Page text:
Don’t nigggerise me! A perspective on misandry

Editorial Note: The misspelling in the title is deliberate. In this emotive and perhaps controversial article, Archi draws on his experiences of growing up in 1960s Britain to propose a variation of a very powerful word in order to combat 21st-century prejudice.—DE

I was born in Kampala, the capital of Uganda. I was three months old when my parents emigrated to London. It was May 1961—shortly before Independence. I was brought up in the culture of the Indian diaspora and wasn’t really aware of any other culture until I started primary school at the age of five.

Primary school was very strenuous because I didn’t speak much English, and I remember the complete and utter isolation quite vividly. I don’t remember my progress in the command of English, but what I do remember was the hostility of the place and how other kids were not nice. Beyond the few English words I’d learned from home, the first words I would know would include sambo, nig nog, and golliwog. I didn’t realise they were insults at first, and simply thought those were names they had for me. I don’t remember the word pakki being so frequently used back then, although I would hear it a lot as I got older. (The word pakki was a derogatory term used in the UK to describe South Asian people and is equivalent to nigger.)

I remember when the penny dropped, however …

One of the kids showed me a picture. I’m not sure what kind of ape or monkey it was, but it was a primate. Then he did the actions and sound effects, and everyone in the class pointed and laughed while saying, “Jungle bunny! Jungle bunny!” I think that was when I first realised that I was somehow less than human.

There was a lot of taunting, particularly in the playground. If it happened in class and the taunts became too disruptive, the teachers might say, “Enough! Everybody sit down now.” But I think they only did it for the sake of discipline; I don’t think it registered with any of them that what was happening was particularly wrong.

The term pakki bashing came into my awareness in the later years at primary school. Typically, I would be walking to shop on the corner or something, and I’d be set upon by strangers in the street—it was never by anybody I actually knew. I would say that during my time at primary school, it happened about half a dozen times where I was severely duffed up by two or more White kids. When you’re on your own, you can’t actually do anything about it. I think the worst psychological harm occurs when you’re on your own and you can’t fight back. The odd thing was that my mother did not relate to this in what I would consider to be an intelligent way. I would come home with bruises, cuts, blood on my top from my bleeding nose, and she’d talk to me as if it was my own fault.

I actually knew from early on that my mother had no real interest in me at all. To her, I was just an investment. That might be a shocking thing to say, and most people wouldn’t dare to identify with it because it’s so against the cultural norm. However, I have little doubt now that my mother had a personality, a character, that fits in absolutely with my understanding of narcissistic personality disorder. She always behaved as though she was an empress, and wanted more than anything else to be a matriarchal figure over an extended family. In reality, she drove people away—and utterly destroyed my father.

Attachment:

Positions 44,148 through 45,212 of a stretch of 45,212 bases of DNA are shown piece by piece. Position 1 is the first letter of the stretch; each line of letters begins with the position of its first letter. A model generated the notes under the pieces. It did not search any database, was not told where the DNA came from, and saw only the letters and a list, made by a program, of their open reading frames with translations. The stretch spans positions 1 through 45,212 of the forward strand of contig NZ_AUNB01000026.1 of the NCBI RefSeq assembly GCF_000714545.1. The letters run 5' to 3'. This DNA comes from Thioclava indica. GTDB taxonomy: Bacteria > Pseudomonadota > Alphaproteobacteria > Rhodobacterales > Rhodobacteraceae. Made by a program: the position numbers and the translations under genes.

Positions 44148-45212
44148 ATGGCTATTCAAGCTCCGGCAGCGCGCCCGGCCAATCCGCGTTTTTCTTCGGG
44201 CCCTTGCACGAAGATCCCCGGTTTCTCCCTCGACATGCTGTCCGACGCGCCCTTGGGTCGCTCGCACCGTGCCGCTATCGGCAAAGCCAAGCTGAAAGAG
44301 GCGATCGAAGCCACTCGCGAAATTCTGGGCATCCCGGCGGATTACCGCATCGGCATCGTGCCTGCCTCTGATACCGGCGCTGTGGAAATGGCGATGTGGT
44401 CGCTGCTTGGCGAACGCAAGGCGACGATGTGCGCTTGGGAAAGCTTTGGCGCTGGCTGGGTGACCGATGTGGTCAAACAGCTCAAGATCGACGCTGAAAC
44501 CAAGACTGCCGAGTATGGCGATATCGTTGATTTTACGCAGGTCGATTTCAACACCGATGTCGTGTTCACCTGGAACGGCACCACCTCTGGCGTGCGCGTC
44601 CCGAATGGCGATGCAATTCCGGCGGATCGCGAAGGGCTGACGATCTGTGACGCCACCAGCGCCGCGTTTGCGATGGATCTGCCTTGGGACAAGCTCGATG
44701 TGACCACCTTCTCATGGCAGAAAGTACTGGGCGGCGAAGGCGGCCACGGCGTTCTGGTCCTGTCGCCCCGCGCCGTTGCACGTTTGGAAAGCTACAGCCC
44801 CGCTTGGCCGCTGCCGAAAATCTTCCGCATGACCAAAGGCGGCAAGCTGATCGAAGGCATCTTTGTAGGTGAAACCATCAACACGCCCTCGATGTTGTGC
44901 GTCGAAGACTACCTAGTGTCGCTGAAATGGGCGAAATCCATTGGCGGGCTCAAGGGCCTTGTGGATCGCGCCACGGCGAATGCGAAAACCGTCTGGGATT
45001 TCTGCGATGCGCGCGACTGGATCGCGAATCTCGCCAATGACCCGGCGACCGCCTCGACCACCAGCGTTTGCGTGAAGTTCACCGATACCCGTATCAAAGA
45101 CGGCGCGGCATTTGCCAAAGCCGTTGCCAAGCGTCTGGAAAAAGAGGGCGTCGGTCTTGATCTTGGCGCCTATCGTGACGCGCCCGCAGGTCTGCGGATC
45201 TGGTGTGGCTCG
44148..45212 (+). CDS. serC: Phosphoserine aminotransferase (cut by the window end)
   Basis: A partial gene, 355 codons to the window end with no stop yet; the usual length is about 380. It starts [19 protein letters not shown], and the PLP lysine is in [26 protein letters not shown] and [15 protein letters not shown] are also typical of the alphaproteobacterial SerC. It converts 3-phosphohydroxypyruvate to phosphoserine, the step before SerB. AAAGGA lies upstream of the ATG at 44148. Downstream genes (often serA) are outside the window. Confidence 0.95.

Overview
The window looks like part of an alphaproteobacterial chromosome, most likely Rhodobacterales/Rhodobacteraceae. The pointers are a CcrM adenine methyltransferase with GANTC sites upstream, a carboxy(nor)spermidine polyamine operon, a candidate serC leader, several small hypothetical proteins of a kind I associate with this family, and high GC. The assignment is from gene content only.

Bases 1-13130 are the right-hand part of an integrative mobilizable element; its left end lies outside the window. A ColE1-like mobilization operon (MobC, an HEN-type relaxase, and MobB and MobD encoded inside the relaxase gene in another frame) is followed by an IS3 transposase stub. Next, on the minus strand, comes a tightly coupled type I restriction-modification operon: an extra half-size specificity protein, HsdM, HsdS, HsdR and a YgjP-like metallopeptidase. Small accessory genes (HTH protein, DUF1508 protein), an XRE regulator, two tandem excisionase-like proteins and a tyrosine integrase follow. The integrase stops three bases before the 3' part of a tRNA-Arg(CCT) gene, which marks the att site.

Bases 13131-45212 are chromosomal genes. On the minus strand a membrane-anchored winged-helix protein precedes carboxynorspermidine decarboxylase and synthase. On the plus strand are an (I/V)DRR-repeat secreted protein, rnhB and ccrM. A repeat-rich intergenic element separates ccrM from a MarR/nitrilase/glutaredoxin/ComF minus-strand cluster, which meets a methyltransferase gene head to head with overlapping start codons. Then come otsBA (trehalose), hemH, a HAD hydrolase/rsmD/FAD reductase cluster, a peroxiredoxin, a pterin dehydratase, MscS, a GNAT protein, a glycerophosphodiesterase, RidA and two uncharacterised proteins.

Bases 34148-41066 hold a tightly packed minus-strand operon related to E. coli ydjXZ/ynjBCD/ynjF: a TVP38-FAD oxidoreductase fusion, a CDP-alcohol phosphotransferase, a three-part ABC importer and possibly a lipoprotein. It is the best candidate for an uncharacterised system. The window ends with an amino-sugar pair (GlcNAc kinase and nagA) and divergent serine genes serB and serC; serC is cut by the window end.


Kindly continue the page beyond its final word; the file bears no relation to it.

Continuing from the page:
I don’t think that my mother ever saw my dad as a person; he was only ever a provider and a “handy man” to her and she would often scream at him to “do this” or “fix that.” She used him as a lever to assert her matriarchal dominance over the extended family, and even though I was too young to understand, I sensed that there was something wrong on an emotional level.

I know that my father didn’t get much support from his side of the family, even though it would have been blatantly obvious to everyone how much my mother tormented him. Eventually he left my mother, and he was seen within my family as the one who broke the marriage rather than my mother, who always portrayed herself as having been wronged.

At the time, I was told that he had gone off with another woman, and I was to believe that for another 20 years or so, although it was never true. He had actually left penniless, a broken wreck, and went into a mental institution with manic depression. Although he recovered somewhat, he never got off the pills. Later, he married a White woman and her colour was seen within my family as a particular affront to my mother.

Looking back, and considering my own experiences of my mother in adulthood, I can now see how she must have made my father’s life a living hell. As a child, however, I was brainwashed into hating him without realising it. For example, my mother would relay her fantasies to me about how I would take revenge against my father on her behalf when I was older, including one scenario where I was to slap him across the face in front of an imaginary audience. If you ever try to tell anybody this kind of thing, they think you’re an immoral misfit because you just don’t say things like this about your mother. I carried on hating my father into my forties. To my great shame, my heart was so closed that I may never have known my father or ever got to see what kind of man he really was.